ST. LOUIS (WNCN) — A Missouri chiropractor was handed a civil complaint after claiming his company’s vitamin D and zinc nutritional supplements could prevent or treat COVID-19.
The complaint is the first enforcement action alleging violations of the fairly new COVID-19 Consumer Protection Act passed by Congress in Dec. 2020.
According to the Department of Justice, Eric Anthony Nepute and Quickwork LLC, doing business as “Wellness Warrior,” advertised that the supplements, without “competent or reliable scientific evidence” could treat or prevent COVID-19.
Furthermore, the DOJ suggests that Nepute allegedly advertised without scientific support that their supplements were equally or more effective therapies for COVID-19 than the currently available vaccines.
The complaint seeks civil penalties and injunctive relief to stop the defendants from continuing to make deceptive advertising claims.
The COVID-19 Consumer Protection Act prohibits deceptive acts or practices associated with the treatment, cure, prevention, mitigation or diagnosis of COVID-19.
Persons who violate the COVID-19 Consumer Protection Act may be subject to civil penalties, injunctive relief and other remedies available under the FTC Act.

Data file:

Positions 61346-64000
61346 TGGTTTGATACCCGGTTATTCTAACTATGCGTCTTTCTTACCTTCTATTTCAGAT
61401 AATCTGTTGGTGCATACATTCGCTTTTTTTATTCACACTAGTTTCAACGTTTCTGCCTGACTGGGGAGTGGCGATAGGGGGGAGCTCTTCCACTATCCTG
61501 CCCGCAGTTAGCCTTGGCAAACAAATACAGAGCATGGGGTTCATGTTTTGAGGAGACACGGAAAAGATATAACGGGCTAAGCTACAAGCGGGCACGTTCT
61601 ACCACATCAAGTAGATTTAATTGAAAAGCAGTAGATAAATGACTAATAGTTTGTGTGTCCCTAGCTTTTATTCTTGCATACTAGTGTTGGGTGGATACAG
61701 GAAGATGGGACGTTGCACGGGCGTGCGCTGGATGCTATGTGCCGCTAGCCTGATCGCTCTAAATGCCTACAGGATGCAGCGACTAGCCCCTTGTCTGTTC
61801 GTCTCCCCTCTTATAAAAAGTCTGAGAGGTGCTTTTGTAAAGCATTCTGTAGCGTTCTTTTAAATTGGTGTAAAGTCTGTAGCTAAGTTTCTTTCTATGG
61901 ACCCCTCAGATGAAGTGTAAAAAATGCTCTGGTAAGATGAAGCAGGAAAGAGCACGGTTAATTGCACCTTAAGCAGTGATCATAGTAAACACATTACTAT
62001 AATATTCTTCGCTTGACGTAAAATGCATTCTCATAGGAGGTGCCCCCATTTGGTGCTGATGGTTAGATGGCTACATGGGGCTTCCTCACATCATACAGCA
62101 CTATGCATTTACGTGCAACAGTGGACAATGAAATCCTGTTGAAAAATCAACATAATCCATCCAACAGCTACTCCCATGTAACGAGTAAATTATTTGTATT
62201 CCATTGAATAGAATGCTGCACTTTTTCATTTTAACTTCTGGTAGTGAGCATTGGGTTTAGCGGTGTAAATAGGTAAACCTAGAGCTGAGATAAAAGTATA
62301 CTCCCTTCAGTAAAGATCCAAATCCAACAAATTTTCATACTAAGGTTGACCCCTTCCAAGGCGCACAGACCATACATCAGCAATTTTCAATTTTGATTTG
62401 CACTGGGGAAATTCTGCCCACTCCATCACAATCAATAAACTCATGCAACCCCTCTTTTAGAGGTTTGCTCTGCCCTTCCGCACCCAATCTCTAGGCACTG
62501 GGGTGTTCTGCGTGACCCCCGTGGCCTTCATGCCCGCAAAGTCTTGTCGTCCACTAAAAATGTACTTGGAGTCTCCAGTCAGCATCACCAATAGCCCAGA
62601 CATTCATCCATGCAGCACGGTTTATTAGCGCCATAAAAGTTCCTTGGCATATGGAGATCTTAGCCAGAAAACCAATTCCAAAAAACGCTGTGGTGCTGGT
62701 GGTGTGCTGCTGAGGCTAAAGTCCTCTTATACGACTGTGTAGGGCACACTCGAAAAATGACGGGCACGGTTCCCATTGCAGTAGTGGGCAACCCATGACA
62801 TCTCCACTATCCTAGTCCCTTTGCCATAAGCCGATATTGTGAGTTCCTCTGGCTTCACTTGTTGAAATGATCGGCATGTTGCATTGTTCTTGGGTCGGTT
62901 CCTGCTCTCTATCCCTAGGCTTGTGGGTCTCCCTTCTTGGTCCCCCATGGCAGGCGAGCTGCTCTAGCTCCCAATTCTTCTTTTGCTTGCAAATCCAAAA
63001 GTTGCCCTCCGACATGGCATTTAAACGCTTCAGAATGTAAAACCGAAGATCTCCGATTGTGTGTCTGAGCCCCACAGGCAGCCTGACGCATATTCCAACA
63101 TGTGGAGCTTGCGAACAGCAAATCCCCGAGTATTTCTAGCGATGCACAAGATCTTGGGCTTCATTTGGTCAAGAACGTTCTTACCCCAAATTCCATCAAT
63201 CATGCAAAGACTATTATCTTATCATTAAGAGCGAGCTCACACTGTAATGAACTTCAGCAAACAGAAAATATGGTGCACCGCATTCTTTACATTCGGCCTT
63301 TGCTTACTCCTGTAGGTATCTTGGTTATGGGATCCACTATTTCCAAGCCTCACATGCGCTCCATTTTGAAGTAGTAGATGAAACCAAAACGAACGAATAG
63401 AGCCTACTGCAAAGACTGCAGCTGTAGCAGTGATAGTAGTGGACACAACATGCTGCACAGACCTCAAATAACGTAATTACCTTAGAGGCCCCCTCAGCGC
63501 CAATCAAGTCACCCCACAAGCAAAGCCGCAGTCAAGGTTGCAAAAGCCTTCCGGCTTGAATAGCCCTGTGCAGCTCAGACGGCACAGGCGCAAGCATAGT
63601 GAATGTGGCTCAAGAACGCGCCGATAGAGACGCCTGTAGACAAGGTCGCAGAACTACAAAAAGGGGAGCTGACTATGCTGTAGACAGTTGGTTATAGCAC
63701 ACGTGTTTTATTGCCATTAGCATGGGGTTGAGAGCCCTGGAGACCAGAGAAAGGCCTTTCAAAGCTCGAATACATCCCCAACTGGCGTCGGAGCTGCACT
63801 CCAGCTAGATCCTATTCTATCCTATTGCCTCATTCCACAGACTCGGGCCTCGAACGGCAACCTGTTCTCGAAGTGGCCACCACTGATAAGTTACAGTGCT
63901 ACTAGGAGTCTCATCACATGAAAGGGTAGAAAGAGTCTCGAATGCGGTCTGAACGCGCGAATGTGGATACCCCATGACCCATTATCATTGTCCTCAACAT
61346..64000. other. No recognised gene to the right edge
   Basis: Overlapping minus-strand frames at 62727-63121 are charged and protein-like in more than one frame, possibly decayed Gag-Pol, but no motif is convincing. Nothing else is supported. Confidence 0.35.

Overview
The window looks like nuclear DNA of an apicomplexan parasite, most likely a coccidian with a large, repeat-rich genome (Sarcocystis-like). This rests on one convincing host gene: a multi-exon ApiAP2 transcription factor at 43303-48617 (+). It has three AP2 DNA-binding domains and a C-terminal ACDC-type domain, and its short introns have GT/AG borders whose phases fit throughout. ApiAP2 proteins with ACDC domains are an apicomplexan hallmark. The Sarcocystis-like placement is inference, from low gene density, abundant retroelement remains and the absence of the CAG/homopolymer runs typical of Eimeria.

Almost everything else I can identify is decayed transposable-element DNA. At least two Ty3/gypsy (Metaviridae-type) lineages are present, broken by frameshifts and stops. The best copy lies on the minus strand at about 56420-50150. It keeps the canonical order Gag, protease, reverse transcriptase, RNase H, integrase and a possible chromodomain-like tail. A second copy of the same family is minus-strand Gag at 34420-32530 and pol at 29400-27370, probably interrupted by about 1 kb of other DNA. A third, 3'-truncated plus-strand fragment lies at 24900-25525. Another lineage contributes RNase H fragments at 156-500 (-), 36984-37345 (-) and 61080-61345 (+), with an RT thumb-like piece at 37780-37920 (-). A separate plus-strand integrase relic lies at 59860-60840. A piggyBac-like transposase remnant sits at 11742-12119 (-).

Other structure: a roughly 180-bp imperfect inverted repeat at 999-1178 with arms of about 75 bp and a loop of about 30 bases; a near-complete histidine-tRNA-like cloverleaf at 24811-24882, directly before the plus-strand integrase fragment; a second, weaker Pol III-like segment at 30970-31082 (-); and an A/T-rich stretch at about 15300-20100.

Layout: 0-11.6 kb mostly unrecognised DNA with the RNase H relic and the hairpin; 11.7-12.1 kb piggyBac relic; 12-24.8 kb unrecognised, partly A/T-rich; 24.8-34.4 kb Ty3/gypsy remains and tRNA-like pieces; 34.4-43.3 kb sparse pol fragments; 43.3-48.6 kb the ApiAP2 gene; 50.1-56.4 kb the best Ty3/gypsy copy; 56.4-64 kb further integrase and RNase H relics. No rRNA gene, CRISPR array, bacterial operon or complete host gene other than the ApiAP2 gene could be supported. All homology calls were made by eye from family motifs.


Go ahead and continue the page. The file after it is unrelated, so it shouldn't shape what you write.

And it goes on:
The complaint also alleges violations of the FTC Act, which prohibits unfair and deceptive conduct, and false advertising, respectively.
“The Justice Department is committed to preventing the unlawful marketing of unproven COVID-19 treatments,” said Acting Assistant Attorney General Brian M. Boynton of the Department of Justice’s Civil Division. “Deceptive marketing of unproven products discourages consumers from following health and safety guidelines provided by public health officials. The unlawful spreading of COVID-19 misinformation to sell a product will not be tolerated.”
“The defendants’ claims that their products can stand in for approved COVID-19 vaccines are particularly troubling: we need to be doing everything we can to stop bogus health claims that endanger consumers,” said Acting Chairwoman Rebecca Kelly Slaughter of the FTC. “With this case, the Commission has quickly put to use its new authority to stop false marketing claims related to the pandemic.”